A comedy by Jonson, performed by the Lord Chamberlain's Men 1598, with Shakespeare in the cast, printed 1601. In his folio of 1616 Jonson published an extensively revised version, with the setting changed from Florence to London and the characters given English names.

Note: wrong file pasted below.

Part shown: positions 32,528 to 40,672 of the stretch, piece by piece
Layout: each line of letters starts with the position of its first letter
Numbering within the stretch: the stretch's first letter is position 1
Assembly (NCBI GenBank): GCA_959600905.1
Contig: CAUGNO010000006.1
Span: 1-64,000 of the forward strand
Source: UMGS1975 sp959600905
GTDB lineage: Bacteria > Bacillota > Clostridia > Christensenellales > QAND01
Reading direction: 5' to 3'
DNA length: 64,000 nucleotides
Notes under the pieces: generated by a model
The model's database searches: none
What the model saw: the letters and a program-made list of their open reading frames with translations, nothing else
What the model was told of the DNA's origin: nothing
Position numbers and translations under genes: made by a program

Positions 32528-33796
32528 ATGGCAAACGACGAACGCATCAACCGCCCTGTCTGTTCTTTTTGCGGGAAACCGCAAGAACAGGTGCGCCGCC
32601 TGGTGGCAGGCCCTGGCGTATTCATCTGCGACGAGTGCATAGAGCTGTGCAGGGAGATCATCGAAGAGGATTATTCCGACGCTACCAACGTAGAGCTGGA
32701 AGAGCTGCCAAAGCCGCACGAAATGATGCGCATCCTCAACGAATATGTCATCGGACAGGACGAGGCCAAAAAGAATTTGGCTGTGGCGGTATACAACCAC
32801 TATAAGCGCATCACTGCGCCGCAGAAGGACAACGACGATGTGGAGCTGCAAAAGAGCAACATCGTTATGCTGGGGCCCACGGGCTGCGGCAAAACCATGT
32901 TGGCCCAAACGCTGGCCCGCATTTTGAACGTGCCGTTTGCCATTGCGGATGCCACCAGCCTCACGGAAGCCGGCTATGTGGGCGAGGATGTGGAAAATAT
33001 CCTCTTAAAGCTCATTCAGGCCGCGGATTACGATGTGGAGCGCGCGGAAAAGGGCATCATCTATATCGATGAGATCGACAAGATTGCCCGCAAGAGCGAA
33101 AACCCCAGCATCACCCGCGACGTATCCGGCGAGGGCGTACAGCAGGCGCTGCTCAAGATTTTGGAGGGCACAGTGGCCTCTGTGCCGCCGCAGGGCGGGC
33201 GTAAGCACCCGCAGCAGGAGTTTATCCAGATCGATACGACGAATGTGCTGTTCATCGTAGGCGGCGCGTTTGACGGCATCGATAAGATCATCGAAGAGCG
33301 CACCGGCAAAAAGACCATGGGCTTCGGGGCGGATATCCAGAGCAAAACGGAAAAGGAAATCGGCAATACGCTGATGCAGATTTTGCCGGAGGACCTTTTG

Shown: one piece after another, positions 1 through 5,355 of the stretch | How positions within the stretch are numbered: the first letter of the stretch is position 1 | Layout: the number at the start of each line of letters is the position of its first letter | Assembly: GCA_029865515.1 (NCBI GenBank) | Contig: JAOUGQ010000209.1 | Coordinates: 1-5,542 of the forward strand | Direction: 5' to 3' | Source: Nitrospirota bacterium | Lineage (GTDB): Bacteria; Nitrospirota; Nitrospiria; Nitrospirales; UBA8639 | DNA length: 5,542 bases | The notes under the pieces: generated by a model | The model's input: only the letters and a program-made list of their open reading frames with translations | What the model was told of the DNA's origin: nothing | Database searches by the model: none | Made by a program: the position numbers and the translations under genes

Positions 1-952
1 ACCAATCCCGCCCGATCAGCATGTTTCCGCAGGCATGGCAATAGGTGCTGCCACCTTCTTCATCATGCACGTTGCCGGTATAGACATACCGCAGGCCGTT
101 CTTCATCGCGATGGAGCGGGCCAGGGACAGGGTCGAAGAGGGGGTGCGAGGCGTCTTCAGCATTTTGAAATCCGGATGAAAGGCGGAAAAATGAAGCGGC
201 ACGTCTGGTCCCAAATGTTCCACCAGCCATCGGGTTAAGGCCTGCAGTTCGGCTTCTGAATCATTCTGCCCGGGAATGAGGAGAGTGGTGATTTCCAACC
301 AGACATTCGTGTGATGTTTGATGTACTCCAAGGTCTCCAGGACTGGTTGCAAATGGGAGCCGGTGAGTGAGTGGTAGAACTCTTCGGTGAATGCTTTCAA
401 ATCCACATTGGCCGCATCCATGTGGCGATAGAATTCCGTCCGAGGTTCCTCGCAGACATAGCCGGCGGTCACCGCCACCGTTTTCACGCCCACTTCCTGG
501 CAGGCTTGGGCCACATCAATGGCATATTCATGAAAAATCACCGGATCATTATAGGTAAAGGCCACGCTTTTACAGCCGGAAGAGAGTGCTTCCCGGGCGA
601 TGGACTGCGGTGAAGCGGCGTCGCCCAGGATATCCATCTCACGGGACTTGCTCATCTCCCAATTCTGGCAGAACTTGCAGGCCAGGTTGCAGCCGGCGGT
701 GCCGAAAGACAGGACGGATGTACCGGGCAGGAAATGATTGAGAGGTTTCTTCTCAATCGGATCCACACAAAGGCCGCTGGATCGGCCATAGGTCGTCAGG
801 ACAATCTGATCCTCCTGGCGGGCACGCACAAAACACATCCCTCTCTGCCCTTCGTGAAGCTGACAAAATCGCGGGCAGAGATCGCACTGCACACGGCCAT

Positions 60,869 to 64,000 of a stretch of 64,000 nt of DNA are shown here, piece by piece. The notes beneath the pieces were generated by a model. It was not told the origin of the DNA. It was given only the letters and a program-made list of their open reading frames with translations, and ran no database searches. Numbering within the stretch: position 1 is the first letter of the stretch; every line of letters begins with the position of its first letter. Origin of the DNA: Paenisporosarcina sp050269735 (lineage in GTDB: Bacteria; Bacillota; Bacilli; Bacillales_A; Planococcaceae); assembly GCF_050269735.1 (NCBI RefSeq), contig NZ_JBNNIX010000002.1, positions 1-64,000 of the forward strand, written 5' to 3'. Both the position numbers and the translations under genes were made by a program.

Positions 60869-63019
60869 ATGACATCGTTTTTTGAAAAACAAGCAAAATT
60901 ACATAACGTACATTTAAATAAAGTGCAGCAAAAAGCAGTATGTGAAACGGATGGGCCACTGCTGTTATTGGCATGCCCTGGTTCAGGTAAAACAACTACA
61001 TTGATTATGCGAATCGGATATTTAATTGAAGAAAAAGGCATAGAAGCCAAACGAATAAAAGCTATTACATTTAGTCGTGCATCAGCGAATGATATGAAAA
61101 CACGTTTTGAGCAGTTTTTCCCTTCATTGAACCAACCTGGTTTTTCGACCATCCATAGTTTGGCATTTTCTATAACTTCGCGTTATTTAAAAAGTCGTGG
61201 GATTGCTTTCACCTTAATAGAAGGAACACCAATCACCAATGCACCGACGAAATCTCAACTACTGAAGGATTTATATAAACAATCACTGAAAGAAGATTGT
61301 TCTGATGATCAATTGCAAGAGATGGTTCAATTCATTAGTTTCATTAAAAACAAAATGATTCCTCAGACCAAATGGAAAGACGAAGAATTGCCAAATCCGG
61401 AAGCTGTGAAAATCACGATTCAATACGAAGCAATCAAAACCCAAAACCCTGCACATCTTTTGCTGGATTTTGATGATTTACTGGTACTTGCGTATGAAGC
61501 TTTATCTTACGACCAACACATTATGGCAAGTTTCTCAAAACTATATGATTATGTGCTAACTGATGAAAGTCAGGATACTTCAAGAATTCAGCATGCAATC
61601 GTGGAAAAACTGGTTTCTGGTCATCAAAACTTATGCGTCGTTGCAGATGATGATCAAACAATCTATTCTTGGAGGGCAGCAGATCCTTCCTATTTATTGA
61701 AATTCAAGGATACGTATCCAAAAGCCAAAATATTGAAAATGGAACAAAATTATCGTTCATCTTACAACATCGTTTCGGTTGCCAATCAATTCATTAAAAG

In the latter version Kitely, a merchant, is the husband of a young wife, and his ‘humour’ is irrational jealousy. His house is resorted to by his brother‐in‐law Wellbred with a crowd of riotous but harmless gallants, and these he suspects of designs both on his wife and on his sister Bridget. One of these young men is Edward Knowell, whose father's ‘humour’ is excessive concern for his son's morals. Bobadill, one of Jonson's greatest creations, a ‘Paul's man’, is a boastful cowardly soldier, who associates with the young men and is admired by Matthew, a ‘town gull’ and poetaster, and Edward's cousin Stephen, a ‘country gull’. Out of these elements, by the aid of the devices and disguises of the mischievous Brainworm, Knowell's servant, an imbroglio is produced in which Kitely and his wife are brought face to face at the house of a water‐bearer to which each thinks the other has gone for an amorous assignation; Bobadill is exposed and beaten; Edward Knowell is married to Bridget; and Matthew and Stephen are held up to ridicule. The misunderstandings are cleared up by the shrewd and kindly Justice Clement.